Graft Compatibility Between Different Species

You are going to run into the least amount of problems when you graft scionwood onto a member of the same species, but it is not uncommon for those that are closely related, i.e. members of the same genus, to have some level of compatibility. For example, peaches are generally grafted to a peach rootstock, but to reduce vigor or ensure that the roots are hardy enough for marginal areas, certain species of plum can be used as a rootstock for at least a few varieties.

Alternatively, rootstock from another species may frequently be used because it offers more benefits for a particular region. This is generally the case when it comes to apricots in North America. Compatible varieties are grafted to the rootstock of a peach or a plum, if not some kind of interspecific hybrid, but in colder areas, seedlings from a Manchurian apricot (Prunus mandshurica) may be used. Conversely, cherries are unlike the others in that only in very rare cases can they be grafted to the rootstock of another stone fruit (and vise-versa).

The Myrobalan plum variety 'Adara', from the species Prunus cerasifera, is the most notable exception, and – in addition to cherry – it is compatible with peach, plum, apricot, and almond, although it will depend on the variety (particularly for apricots and almonds). Adara is sometimes propagated as a rootstock for use in heavy clay or calcareous soils, but it is difficult to find in North America. Rather, it is occasionally distributed here for use as an interstem, or an interstock as it is sometimes called, which is scionwood that is used to connect a variety and a rootstock that would otherwise not be compatible (by grafting it between the two). The interstem would, of course, have to be compatible with them both.

Interstems are also used to inhibit the growth rate of a vigorous rootstock and increase precocity. For example, a standard rootstock with an interstem from a dwarfing rootstock will often create a semi-dwarf tree, but the length of the interstem may determine how great of an effect it will have. While I have not seen a source that demonstrated the most feasible length, I recall six to twelve inches being desirable. Additional length as well as grafting closer to the soil or even partially burying the interstem (the latter of which may prevent suckering), can amplify the dwarfing effect, but this effect would also reduce root mass, thus causing some trees to benefit from staking. When an interstem is used for the purpose of resolving compatibility issues between the scionwood and the rootstock, it seems that roughly four inches or so is enough.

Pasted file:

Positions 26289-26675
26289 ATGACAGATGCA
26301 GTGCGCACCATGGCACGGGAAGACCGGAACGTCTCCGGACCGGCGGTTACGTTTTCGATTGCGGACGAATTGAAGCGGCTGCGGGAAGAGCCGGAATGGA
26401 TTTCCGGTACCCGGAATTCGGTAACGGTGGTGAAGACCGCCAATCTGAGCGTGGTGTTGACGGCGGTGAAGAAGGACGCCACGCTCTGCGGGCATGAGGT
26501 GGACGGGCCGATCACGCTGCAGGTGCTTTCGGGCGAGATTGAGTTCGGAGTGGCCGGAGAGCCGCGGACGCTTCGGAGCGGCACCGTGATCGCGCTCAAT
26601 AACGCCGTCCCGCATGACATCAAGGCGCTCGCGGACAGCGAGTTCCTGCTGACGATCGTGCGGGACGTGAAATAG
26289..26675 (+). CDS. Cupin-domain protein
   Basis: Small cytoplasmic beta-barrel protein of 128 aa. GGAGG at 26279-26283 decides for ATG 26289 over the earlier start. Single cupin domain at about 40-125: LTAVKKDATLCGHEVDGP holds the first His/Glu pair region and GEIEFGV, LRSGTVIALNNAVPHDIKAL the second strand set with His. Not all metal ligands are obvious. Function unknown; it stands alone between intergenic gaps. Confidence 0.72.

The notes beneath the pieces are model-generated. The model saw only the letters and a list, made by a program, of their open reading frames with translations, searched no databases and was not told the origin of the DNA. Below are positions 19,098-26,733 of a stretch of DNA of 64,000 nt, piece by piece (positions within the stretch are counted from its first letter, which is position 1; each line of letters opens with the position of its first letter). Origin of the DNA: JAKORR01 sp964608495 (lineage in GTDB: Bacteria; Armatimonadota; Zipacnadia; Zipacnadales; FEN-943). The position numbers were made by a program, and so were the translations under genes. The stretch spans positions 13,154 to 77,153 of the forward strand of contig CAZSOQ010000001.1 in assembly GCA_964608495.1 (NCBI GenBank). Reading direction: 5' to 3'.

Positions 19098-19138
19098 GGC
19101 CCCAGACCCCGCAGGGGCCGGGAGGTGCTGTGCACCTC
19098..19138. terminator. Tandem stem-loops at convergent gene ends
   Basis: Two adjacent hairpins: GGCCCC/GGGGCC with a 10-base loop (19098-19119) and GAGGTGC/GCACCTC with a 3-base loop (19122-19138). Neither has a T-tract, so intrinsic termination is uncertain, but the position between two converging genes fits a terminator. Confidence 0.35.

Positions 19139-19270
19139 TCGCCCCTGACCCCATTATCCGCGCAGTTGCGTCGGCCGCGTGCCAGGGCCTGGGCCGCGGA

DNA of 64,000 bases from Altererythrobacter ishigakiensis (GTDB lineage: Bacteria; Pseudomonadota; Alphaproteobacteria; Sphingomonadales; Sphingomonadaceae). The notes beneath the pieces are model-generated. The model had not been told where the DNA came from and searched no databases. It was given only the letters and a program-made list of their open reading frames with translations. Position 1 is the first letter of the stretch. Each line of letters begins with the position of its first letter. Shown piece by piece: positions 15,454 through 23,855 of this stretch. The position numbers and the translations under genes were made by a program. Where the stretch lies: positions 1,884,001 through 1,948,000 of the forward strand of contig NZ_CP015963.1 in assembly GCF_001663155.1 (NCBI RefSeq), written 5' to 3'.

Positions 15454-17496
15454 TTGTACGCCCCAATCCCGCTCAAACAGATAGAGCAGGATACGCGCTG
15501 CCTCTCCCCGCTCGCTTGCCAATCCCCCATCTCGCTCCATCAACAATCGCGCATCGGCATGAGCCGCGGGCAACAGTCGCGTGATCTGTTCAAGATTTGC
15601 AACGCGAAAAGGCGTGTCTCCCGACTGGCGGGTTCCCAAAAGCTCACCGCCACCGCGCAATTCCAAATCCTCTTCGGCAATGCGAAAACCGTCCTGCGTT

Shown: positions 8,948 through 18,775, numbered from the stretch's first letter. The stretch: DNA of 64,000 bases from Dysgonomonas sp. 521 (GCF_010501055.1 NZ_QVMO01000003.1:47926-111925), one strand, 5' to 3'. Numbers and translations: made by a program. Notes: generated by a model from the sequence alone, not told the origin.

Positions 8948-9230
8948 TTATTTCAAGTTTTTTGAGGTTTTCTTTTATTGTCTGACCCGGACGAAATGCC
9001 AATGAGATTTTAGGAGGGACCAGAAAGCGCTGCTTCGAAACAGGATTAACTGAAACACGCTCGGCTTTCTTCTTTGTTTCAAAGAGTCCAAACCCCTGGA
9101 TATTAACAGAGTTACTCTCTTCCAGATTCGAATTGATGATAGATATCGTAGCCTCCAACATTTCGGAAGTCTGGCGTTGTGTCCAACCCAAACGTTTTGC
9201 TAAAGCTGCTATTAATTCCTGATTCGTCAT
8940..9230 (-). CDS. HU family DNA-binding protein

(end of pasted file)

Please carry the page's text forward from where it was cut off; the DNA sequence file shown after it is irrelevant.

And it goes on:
In some cases, you can graft a member of one genus onto a member of another, provided they belong to the same family. One example that comes to mind is the relatively new combination of European pear scionwood (Pyrus communis) and a juneberry rootstock (Amelanchier spp). This combination is quite notable because European pears generally take a very long time to produce, and there are only a few pear rootstocks that induce precocity. Those that do are only semi-dwarfing at best, but juneberries can be used to produce much smaller pear trees that are very precocious. In addition to these advantages, juneberry has a few others over the alternatives, such as cold tolerance and resistance to fireblight, but improved selections are, for the most part, not yet available to the public and, like quince, may have incompatibility issues with a number of varieties. This can, of course, be remedied with the use of an interstem, such as Comice, since it appears to be compatible with multiple juneberry selections.

In rare situations, an unusual amount of difficulty may be experienced when grafting members of the same species together, such as with chestnuts, but this problem is not necessarily the result of genetic incompatibility. A special technique is required when grafting any combination of chestnut to avoid a high rate of failure, but genetic incompatibility does, in fact, become quite significant when mixed selections are used (in-spite of the ease of which the various chestnut species hybridize with one another). Graft failure may not be immediate as well. It often takes a few years to occur, in this case. The situation is dire enough that nurseries that sell grafted chestnut trees are becoming fairly uncommon. Instead, they sell seedlings from the species 'Castanea mollissima' (the Chinese chestnut), since those from improved selections often produce nuts of an acceptable quality.

Of those I have grafted, my favorite combination is currently the European plum (Prunus domestica) with a Nanking cherry rootstock (Prunus tomentosa), and even though the Nanking cherry has a flavor that is reminiscent of a tart cherry, the reason why this works is that it is genetically closer to that of a plum than an actual cherry. Altogether, there are four European plum varieties and one Asian plum grafted to it, and they appear to be doing fine.

While I am sure that there are better alternatives for my climate, I find this combination to be quite intriguing because European plums are known for taking at least a year or two longer to produce than most other species and there are only a few rootstocks for it that are known to induce precocious behavior. The Nanking cherry is supposedly one of them, and that seems to be the case for me. In fact, the bush is in a very poor location that receives a significant amount of shade, and it still caused some of my grafts to produce a good amount of plums on their third leaf, which is at least one year earlier than those I grafted to a well-established European plum tree with good sun exposure.

Related: Introduction to Grafting